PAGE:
I’m pretty sure Neil Gaiman’s commencement speech is the best speech I’ve heard. I wish I’d been sitting in that audience, instead of sitting at my own college graduation, listening to a lady who barely spoke English talking about something. Seriously, I understood maybe two words and I think she was married to the man one of the school’s galleries were dedicated to, which apparently meant she was a qualified speech-giver.
Neil spoke about how he lied his way into writing positions, and then made a point of writing for all the magazines or journals he claimed to have written for, so in the end he was merely chronologically challenged. He urged the students, and those of us watching, to make good art. No matter what happened, always make good art.
I thanked Neil on Twitter for his words of encouragement, for the reassurance that doing what I wanted, what I felt was right, even if it didn’t land me a “normal job” was the right choice. That I could make a living making art.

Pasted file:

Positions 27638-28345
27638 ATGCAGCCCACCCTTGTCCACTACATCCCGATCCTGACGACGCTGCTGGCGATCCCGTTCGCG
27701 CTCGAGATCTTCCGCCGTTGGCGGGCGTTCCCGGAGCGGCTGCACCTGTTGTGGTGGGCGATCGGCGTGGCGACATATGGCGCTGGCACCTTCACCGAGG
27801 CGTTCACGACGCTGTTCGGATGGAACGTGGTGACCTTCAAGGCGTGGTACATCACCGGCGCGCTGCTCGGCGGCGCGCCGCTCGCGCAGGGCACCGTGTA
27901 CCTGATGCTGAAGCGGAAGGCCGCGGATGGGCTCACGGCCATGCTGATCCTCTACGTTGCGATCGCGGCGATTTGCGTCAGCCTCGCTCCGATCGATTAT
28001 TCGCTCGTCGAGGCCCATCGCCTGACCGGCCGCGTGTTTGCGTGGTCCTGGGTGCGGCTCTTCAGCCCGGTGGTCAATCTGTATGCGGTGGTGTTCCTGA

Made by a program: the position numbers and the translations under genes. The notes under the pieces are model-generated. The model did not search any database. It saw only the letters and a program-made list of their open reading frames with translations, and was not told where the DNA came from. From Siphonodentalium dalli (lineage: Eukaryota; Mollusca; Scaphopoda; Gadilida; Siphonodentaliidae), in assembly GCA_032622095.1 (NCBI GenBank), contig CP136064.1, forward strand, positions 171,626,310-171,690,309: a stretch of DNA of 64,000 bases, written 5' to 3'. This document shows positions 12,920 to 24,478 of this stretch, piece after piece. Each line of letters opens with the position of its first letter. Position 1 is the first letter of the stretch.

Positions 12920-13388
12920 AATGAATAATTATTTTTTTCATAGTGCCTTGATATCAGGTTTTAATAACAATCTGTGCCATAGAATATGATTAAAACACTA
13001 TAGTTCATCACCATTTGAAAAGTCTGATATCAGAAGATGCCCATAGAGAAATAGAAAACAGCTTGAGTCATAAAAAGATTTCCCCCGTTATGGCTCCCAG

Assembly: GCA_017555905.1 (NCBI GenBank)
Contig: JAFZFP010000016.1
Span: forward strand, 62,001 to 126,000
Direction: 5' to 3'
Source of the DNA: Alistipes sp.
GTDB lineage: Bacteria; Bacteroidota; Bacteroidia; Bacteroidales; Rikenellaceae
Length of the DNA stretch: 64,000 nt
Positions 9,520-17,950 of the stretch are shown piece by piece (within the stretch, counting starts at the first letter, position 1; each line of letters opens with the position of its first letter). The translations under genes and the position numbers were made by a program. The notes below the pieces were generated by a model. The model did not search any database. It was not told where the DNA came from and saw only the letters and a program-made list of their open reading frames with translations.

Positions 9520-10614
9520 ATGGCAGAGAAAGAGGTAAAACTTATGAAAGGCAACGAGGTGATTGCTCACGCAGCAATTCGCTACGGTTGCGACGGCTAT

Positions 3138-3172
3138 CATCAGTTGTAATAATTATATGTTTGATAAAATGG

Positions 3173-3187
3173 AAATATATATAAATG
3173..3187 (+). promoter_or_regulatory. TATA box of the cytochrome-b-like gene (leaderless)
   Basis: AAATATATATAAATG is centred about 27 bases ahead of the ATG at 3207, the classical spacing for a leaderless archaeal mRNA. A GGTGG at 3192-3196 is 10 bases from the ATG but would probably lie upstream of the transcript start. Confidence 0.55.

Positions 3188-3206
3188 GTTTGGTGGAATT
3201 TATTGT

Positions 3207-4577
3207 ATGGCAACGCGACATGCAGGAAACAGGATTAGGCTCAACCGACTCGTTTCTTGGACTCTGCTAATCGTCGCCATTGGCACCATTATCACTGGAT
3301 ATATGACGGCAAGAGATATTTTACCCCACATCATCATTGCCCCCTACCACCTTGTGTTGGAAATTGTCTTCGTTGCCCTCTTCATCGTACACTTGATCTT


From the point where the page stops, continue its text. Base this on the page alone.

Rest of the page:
He told me I was welcome. I screen-capped it on my phone and sent it to Cat, who had sent me that video of that speech.
We both freaked out a little. I made good art.
But recently, things have gotten harder. There are familial difficulties I’m dealing with, and the pressure, at times, feels insurmountable. I make good art. Then I stop.
Amanda, Neil’s wife, wrote in a song, “Stop pretending art is hard.”
Sometimes art is hard. Or mustering the strength to create that art is. Art takes something beyond oneself. A sort of transcendence. It’s being in the right place of mind.
I’m trying to make good art again. I started a short story I’m really enjoying. I learned how to shoot a gun. I spun fire for the first time in months. Art is hard when you let things overwhelm you.
Channeling it is what makes good art.
Always make good art.
If you haven’t seen it…